Here are some ideas for staying involved.
The Office of Parent & Family Programs at your student’s college plans many events to bring you back to campus. Family Weekend (usually held in autumn, but sometimes second semester), Grandparents Day and Siblings Weekend allow you to reconnect with your student and enjoy all the campus has to offer. Be sure to sign up for the online family newsletter to keep up with campus news.
Parent ambassadors are needed to help with campus events and as a resource for new parents and families throughout the year. As an Ambassador, you’ll get to share what you have learned about being the parent of a first-year college student.
At Summer Roundups and Sendoffs, students entering college in the fall are able to meet other students, and sometimes faculty and staff, before the school year starts. It’s also a chance for parents and families to mingle and share useful information.
Offer to assist the Career Center as a mentor. Support the students by sharing your expertise in resumé writing, interviews and internships.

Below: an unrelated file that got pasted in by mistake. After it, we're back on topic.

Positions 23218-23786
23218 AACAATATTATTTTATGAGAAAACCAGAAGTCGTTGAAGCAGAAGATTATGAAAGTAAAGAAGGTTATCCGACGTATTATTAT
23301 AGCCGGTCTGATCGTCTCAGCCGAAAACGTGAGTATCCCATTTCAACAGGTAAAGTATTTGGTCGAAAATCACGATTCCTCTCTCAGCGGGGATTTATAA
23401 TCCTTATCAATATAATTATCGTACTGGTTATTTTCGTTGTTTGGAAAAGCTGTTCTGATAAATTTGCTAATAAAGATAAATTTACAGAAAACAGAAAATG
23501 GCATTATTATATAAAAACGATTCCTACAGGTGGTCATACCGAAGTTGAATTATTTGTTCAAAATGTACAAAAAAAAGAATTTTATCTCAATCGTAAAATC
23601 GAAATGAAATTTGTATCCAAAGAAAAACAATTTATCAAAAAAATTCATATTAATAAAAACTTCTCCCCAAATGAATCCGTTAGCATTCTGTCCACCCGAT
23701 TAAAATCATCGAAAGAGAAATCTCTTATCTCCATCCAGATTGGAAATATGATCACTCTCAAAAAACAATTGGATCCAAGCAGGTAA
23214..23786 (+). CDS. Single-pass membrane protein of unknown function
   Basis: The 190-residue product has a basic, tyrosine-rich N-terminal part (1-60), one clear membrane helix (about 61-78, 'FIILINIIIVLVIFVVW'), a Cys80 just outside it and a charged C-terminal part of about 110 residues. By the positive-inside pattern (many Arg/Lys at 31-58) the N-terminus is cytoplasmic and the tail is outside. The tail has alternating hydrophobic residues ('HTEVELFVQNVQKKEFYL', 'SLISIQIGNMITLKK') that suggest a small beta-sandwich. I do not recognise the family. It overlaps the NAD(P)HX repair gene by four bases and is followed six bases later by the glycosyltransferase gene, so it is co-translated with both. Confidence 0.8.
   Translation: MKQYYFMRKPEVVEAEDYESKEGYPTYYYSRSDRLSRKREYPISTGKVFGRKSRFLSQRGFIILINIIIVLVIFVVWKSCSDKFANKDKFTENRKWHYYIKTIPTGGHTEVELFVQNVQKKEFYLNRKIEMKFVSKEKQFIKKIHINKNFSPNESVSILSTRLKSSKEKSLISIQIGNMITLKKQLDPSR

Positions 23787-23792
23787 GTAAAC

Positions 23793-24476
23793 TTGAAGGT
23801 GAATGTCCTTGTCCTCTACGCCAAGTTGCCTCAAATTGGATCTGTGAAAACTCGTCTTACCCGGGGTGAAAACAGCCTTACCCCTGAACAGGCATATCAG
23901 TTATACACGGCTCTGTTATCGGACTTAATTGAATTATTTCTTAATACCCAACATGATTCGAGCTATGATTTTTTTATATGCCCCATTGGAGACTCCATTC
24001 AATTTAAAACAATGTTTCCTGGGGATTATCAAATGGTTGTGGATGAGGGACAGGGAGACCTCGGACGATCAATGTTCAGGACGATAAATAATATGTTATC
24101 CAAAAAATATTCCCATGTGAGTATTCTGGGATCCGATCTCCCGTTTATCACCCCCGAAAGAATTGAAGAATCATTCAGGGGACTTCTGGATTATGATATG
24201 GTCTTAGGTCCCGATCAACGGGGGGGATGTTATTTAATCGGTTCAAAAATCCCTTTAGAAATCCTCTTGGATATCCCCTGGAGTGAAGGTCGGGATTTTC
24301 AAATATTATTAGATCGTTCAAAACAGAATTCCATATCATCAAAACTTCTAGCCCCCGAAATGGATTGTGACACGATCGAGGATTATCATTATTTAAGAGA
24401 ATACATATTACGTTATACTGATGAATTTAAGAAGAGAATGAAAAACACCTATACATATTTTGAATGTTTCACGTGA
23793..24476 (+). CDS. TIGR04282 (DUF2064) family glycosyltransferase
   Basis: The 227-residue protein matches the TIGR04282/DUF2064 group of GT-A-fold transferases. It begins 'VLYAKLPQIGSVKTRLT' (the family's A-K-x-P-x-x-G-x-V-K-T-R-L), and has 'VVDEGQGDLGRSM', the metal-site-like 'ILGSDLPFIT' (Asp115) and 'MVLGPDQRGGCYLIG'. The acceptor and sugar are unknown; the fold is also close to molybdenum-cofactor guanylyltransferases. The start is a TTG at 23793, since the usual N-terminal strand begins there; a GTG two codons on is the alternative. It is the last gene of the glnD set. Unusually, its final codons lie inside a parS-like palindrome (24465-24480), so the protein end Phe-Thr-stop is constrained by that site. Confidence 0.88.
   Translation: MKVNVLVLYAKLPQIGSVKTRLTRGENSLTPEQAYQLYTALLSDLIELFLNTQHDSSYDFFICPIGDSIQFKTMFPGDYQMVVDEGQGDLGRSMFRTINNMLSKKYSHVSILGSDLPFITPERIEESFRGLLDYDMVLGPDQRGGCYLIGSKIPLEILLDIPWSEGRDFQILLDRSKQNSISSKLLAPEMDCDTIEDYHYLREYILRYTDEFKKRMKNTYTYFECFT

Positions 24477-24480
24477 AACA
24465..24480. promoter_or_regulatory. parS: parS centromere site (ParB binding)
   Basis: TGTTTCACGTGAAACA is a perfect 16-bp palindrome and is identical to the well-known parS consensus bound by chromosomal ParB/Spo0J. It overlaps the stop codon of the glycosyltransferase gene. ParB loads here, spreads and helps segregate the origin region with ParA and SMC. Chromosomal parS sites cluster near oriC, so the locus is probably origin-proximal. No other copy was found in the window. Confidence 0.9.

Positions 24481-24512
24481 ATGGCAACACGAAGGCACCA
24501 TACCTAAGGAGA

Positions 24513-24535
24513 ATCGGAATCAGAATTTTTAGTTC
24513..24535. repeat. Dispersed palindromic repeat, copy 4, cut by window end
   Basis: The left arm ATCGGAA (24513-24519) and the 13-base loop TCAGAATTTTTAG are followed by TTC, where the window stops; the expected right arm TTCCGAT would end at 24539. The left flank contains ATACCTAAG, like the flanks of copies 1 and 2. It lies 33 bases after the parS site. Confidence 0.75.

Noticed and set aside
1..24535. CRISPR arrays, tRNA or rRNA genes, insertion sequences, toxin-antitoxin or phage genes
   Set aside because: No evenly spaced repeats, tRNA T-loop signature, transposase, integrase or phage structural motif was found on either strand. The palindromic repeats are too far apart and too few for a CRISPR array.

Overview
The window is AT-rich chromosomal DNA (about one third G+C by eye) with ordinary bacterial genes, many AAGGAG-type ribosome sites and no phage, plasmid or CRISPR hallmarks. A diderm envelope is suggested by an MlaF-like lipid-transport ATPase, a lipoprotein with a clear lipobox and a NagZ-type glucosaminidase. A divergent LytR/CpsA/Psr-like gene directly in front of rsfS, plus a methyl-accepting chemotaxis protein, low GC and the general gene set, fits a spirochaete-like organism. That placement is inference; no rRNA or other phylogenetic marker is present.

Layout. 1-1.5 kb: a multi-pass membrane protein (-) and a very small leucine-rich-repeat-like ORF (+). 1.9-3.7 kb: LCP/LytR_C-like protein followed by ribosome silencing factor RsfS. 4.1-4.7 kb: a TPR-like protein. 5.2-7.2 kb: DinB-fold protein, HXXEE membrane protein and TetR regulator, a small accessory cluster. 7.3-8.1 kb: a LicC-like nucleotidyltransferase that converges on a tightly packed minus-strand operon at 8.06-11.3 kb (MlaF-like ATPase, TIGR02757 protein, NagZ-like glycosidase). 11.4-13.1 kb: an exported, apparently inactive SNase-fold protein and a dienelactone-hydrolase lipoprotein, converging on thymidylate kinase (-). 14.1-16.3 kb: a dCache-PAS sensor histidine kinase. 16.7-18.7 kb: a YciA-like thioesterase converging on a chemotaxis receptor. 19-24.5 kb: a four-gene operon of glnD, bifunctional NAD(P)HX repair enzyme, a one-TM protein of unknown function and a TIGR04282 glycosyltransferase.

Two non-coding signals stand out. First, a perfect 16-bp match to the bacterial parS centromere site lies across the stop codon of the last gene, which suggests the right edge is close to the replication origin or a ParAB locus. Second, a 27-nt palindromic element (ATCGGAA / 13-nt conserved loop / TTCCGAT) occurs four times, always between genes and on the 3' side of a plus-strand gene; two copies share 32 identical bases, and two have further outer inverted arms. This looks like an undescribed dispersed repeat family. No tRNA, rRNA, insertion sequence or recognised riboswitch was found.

These are just a few ways to stay connected. Keep an eye on the college’s website to see what activities are coming up, and check with the school to find other volunteer opportunities.
College and university dance, music, improv and theatre productions offer high quality entertainment and are a fun way to spend time with your student and their friends. Look out for student art exhibitions, too. And of course it’s always exciting to cheer on the school’s student athletes.
This group represents the family perspective to university administrators and fundraises for the Parent & Family Association and the school. It is a great way to get to know other parents while learning about and supporting the college’s current priorities and projects.
The Office of Admissions loves having family members of current students write letters of welcome to the families of newly-admitted students!
Colleges work hard to have a productive relationship with the city or town where they are located. You can be a part of this. Collect food for the Student Food Pantry or contribute to a local non-profit where students volunteer.
Lending your voice to a cause that can improve your student’s college, or advocating for higher education in general, is quite impactful.
Of course you already do this! But over winter break, and at other times, try asking open-ended questions that can lead your student to reflect and share more. These conversations will stay with both of you for a long, long time. This is, after all, the best way to be involved with their college experience.
Content provided by Priscilla Childress, Collegiate Parent